John Meigs of the Hill School
"He was a great craftsman [this] John Meigs. The material he worked upon was not wood or iron, stone or clay, pigment or even impalpable sound, but the bodies, minds, and souls of boys.
"John Meigs was born in 1852.1 His father, Dr. Matthew Meigs,2 formerly President of Delaware College, had the year before founded at Pottstown, Pennsylvania, a boarding school for boys which, because of its position on a hill above the town, was called The Hill School.
"At the age of nineteen John Meigs, who had been prepared at this school, was graduated from Lafayette College, and was immediately engaged by the college authorities as an instructor. For four years he remained there, becoming assistant professor. In 1876 he left Lafayette College to succeed his father as head of the school.
"It was still a little boarding school with only ten pupils. Slowly and healthily, the school grew in size and in reputation. In 1882 John Meigs married Miss Marion Butler, in Berlin, Germany.3 His father and mother were then still living, and so John Meigs and his wife, in distinction from Dr. and Mrs. Matthew Meigs, were called 'Professor' and 'Mrs. John,' and ' Mrs. John' and 'Professor' have been their real names ever since.
"In the thirty-five years of John Meigs' administration 'The Hill,' as it is known to all its boys, has become one of the great secondary schools of the country. It might be said to bear the same relation to the English public schools of Rugby and Eton and Westminster that the American college bears to the English universities. It has the traditions of scholarship, good breeding, and moral ideals characteristic of the English-speaking race, and with them it has the spirit of American democracy. It has become what it is, however, because it is the projection of a great man. It is what John Meigs has made it. Schoolmaster is what such a one is called in the English tongue. It is a good word, and fitted him. He was master of his school. It was, by his instincts, his splendid gifts, and his habit, a ruler as truly as was any of the greatest kings or governors. But he was more than that. He was an architect and builder of character. He took the raw, crude boy, and, if there was in him the making of a man, he made a man of him. He was a sculptor. working on living clay. He was a surgeon, patiently setting right the pliant moral frame. He was a physician, giving food to the undernourished will. From him flowed not only law and order for the school community, but, somehow, lasting power for each member. That the source of his power was profound religious faith was no secret to the boys; for he showed them the way to this spring of conduct and life.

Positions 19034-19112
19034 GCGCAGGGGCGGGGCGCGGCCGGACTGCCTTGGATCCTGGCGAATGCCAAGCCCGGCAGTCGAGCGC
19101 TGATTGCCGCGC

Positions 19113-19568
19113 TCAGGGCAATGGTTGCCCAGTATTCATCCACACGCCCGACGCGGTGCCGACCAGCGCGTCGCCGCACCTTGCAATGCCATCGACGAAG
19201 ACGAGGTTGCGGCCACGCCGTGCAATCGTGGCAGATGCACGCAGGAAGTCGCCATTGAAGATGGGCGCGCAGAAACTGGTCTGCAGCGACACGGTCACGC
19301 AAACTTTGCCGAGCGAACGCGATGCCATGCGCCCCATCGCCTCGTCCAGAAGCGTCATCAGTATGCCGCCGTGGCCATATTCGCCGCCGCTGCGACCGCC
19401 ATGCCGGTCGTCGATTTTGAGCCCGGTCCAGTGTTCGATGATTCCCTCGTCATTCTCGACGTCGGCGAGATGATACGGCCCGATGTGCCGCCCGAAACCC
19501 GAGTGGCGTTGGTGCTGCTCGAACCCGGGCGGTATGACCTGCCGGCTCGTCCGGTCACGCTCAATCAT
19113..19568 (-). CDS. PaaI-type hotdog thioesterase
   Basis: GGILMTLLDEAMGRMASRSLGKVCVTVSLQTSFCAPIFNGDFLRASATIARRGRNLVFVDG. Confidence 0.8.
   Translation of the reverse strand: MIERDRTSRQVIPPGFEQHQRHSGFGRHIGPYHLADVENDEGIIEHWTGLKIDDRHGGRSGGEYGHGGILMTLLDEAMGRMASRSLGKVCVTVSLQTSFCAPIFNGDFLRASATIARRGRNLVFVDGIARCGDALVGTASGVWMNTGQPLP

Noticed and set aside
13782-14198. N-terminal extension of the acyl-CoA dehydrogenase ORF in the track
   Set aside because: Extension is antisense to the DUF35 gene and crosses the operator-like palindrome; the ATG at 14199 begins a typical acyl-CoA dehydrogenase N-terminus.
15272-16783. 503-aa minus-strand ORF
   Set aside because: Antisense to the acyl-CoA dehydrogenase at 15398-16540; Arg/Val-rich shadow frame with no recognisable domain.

"The tools that he worked with are now laid aside. What men call death has overtaken him. In giving of his strength to his boys he shortened the course of his life. The end of it came suddenly, through heart failure, on Monday of last week.4
"Even those who owe most to him cannot explain his power; they can remember, however, certain things that might help to describe it. They can remember that he never appeared suddenly upon them, but that always his heavy footfall, every ounce of his great frame telling at each step, resounded through the corridors as he approached; and in the memory of that sound they got their most vivid impression of what is meant by the hatred of sham, subterfuge, and unfairness. They can remember the silence that fell upon the gathering of boys when they saw in his face the suppressed anger at some meanness or pretense, and awaited the words that would fall like cudgels on the offender: and in the memory of such an occasion they find their most vivid impression of what is meant by the searching of conscience. They remember that even while still wincing from some just rebuke they were willing to go to him, if need be, with their confidences; and in that memory they have their best example of what it means to be chastened as a son. They can remember those evenings when, it might be by the reading of some passage of the Bible, it might be by some words of his own, they caught a glimpse of a strong man's affection for them; and in that memory they find still a standard of virile gentleness. They can remember the rigidity with which he held them to their work in the classroom, and in that memory they have based their test of accuracy and workmanship. They remember the times when they were alone with him of which, even after the passage of years, they cannot trust themselves to speak. They remember now, though they did not realize it then. that it was his spirit that infused their games. their school life, their whole environment.
"Those teachers, who wonder sometimes whether their work is not limited and confining, cannot have known John Meigs. Surely no words of honor surpass those that may be inscribed under his name-Schoolmaster and Maker of Men."5
For more on the life of John Meigs, read "The Master of the Hill, a Biography of John Meigs," by Walter Russell Bowie, Dodd, Mead and Company, New York, 1917.
John and Marion Meigs had five children.
Copyright (c) by Rick Meigs